Overhauling the defense acquisition process is a national security imperative in tight budget times, argues a consultant and former Marine major general.
The federal government must get more comfortable with risk if it is to deliver the nimbler and more performance-based acquisition regulations that defense contractors pine for, a panel of industry executives said this week.
Federal contracting officials should move from the "adversarial, risk-intolerant oversight culture we have with procurement to one that incentivizes and encourages innovation and appropriate, smart risk-taking," said Joe Jordan, FedBid's president of public sector, during an April 23 panel discussion hosted by Bloomberg Government.
There is a widespread perception among federal contractors that the government punishes rather than rewards innovation, he added. "If you step out [on] the ledge half an inch, you're worried about the IG report, the GAO report, your boss getting called to the Hill and then you bearing the brunt of the repercussions."
Abandoning that risk-averse approach requires a cultural shift, he added -- something bigger and less tangible than amending the Federal Acquisition Regulation.
A successful defense project requires a program manager who is unafraid, agreed Betsy Schmid, who worked for the Senate Appropriations Committee's Defense Subcommittee and is now a vice president at the Aerospace Industries Association. Pairing a risk-tolerant federal employee with a good industry counterpart would "see programs make changes on a dime that you wouldn't see necessarily when there was a confrontational relationship," she added.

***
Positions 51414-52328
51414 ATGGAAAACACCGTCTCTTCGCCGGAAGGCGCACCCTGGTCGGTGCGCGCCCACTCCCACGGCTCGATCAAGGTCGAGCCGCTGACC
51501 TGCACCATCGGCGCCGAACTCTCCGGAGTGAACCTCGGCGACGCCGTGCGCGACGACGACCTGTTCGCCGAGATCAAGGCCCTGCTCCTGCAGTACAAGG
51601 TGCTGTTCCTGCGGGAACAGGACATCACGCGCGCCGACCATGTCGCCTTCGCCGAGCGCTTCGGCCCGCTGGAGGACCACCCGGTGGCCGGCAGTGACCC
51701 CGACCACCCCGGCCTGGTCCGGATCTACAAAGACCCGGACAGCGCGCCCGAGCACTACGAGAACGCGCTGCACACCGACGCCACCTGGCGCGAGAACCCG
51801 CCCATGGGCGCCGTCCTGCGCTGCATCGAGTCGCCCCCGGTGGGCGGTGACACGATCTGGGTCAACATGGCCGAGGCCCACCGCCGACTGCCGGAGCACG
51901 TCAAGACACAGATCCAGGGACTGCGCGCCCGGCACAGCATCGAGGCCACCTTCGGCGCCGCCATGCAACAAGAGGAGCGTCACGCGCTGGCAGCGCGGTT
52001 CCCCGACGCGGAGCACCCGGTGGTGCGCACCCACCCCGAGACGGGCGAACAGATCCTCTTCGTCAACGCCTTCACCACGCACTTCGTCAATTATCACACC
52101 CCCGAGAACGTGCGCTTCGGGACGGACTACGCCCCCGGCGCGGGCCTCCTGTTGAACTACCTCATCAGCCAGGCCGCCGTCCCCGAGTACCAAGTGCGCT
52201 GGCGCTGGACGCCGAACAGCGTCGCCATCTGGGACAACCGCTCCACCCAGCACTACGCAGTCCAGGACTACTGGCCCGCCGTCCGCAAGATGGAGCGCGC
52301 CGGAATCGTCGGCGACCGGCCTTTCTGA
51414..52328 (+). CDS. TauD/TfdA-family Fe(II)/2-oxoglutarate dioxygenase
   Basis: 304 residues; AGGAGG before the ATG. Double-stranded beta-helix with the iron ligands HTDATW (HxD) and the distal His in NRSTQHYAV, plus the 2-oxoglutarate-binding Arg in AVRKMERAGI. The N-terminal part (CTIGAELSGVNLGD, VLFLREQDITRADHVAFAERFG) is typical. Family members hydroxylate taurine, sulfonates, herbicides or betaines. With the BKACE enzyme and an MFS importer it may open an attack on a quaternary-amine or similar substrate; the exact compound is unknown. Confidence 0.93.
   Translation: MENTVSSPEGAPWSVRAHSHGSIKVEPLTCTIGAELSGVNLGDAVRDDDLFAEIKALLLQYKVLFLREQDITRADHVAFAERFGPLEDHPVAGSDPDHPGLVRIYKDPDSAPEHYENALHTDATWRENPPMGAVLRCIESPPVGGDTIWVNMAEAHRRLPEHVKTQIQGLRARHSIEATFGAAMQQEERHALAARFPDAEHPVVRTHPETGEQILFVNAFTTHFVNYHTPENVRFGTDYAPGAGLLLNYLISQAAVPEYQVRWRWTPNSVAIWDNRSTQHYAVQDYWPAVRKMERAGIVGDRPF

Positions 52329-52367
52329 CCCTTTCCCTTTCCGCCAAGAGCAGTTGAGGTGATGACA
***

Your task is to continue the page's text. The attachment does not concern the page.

Growing pains have accompanied the move to performance-based contracting under the Obama and the George W. Bush administrations, retired Marine Corps Maj. Gen. Arnold Punaro told the audience. The early stages of that transition were marked by "government contracting officials [who] didn't know how to write the contracts" and defense firms that did not know how to assess risk in those contracts, said Punaro, now CEO of his own consulting firm and chairman of the National Defense Industrial Association.
He added that Frank Kendall, undersecretary of Defense for acquisition, technology and logistics, is trying to quicken the glacial pace at which contracts are approved, but he is up against a formidably inert bureaucracy.
Punaro sees acquisition reform as a national security imperative. "If we don't reverse the adverse trends in acquisition, overhead, and pay and compensation -- particularly deferred compensation -- our warfighting forces are the output of what we get," he said.
At least one panelist offered creative destruction as a means of reforming acquisition. The procurement process should be scrapped altogether, said Raj Sharma, CEO of Censeo Consulting Group.
The slow procurement process "creates a lot of barriers to entry and barriers to innovation" and is discouraging Silicon Valley startups from pursuing federal contracts, he said. He advised agencies to whittle down procurement requirements to a two-page document and engage with industry early in the process.
The Defense Department might have a similar approach in mind. Assistant Secretary of Defense for Acquisition Katrina McFarland said last week that DOD was considering sharing potential procurement requirements with industry even if those draft requirements never take effect.
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